NMDA Damage

As I wrote here, sometimes the problem with excitotoxicity isn’t necessarily an excess of the NMDA receptor stimulants or a deficiency of magnesium, but damage to the receptor itself. This has been shown to occur with various chemicals, including the insecticide DDT, formaldehyde, organophosphates, toluene, and carbon monoxide. 

While magnesium supplementation would still make sense here, the focus in cases of excitotoxicity secondary to chemical damage should be on antioxidant support. 

Other NMDA Modulators

Additional NMDA modulators which can help to calm down excitotoxicity include:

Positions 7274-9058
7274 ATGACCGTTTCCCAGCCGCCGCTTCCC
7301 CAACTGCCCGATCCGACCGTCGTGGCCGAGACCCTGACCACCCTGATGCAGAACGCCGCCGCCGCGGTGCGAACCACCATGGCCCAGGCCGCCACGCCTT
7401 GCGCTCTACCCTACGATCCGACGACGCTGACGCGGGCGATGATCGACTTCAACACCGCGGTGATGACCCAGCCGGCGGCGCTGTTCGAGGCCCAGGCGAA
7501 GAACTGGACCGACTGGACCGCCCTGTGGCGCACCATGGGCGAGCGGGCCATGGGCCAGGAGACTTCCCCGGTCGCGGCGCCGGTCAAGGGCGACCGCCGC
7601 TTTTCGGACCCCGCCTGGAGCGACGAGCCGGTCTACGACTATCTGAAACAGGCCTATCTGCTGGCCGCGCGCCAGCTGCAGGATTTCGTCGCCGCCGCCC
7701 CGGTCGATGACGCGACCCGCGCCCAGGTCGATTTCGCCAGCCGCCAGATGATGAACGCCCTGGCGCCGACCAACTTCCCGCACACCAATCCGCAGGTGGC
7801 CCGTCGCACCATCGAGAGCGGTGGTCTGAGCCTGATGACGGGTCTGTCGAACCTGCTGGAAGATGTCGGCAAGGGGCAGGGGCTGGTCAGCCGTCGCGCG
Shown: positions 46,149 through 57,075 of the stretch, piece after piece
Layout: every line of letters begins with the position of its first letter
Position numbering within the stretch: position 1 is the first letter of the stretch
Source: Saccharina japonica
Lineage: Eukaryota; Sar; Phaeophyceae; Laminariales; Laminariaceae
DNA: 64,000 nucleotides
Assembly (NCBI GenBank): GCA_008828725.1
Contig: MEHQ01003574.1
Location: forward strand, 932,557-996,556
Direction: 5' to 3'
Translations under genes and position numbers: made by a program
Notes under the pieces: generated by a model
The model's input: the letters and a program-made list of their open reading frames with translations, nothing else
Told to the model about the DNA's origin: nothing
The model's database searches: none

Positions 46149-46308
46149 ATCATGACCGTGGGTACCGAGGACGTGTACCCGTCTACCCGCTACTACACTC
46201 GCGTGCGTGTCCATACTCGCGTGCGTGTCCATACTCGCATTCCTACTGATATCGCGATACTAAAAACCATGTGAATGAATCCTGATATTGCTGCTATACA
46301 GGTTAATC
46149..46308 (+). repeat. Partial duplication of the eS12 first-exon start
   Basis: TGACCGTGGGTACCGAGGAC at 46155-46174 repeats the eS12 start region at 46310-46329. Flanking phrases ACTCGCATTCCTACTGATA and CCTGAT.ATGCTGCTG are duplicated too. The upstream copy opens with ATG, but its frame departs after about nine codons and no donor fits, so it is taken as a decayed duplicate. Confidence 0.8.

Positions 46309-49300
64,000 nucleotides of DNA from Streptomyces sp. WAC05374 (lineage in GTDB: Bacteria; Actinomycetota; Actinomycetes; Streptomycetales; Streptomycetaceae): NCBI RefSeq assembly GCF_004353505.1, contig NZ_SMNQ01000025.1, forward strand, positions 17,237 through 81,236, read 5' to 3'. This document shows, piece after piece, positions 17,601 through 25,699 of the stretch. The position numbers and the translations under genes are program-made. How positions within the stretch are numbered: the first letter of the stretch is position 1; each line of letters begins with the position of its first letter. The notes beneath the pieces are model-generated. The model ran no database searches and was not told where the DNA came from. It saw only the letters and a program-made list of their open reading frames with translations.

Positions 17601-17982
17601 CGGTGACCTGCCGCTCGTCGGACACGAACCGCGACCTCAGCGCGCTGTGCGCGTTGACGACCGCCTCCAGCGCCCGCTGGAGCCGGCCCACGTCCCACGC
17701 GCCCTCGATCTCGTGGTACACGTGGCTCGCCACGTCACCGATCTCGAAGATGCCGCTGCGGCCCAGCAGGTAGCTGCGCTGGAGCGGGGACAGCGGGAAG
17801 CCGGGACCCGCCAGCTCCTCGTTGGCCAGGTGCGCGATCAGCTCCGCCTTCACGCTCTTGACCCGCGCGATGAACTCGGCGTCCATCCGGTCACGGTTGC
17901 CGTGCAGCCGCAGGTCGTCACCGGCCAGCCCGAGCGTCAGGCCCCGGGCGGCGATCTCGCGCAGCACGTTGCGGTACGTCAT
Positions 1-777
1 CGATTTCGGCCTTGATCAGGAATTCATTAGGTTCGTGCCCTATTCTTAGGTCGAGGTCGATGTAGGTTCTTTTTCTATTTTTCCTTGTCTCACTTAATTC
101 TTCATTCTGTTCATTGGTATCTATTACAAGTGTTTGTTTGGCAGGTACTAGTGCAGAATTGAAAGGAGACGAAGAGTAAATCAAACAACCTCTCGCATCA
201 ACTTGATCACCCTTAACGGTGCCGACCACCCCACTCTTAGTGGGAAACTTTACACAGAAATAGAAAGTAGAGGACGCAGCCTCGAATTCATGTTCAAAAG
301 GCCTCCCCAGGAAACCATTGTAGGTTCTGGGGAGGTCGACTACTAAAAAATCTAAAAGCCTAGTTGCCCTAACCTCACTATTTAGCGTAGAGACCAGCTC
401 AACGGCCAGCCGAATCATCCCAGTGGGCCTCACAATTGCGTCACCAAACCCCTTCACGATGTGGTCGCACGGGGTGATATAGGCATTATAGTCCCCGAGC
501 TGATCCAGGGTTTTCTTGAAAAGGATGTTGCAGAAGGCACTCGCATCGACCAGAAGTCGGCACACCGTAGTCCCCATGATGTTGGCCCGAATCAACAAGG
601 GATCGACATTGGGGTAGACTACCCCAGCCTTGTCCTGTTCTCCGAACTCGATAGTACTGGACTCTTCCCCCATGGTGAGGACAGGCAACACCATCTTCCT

• Ginger
  • Theanine, which interestingly stimulates yet calms the NMDA receptors. 

The Upshot 

Dietary considerations are probably most relevant to this discussion for the widest number of people. You can memorize the list of labels that strongly imply the presence of free glutamic acid, and specifically avoid NutraSweet—but it’s better to avoid processed foods altogether as much as possible, and eat real foods. 

Also, I’d suggest checking magnesium RBC on bloodwork to determine whether your levels are in optimal ranges, and supplement if they are not. If you suffer from symptoms of excitotoxicity, I’d choose magnesium threonate and steer clear of magnesium aspartate or glutamate.